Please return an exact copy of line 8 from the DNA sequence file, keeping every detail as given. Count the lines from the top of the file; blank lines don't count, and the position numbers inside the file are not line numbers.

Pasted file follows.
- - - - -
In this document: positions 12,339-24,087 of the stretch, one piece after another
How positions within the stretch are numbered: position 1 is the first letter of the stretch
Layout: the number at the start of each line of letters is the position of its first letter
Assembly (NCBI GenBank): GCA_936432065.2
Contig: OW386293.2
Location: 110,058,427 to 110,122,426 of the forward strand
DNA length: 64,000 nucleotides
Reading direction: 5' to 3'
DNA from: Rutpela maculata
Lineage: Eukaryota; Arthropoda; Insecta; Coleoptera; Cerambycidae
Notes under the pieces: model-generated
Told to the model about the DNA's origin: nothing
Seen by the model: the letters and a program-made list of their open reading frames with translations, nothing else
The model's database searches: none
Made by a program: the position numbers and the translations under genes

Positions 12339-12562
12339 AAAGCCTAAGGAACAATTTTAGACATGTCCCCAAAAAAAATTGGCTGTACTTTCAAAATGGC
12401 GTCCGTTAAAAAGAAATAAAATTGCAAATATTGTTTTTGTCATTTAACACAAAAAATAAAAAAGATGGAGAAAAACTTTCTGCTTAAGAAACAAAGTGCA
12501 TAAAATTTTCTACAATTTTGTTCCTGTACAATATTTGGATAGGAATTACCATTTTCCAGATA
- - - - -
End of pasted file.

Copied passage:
Reading direction: 5' to 3'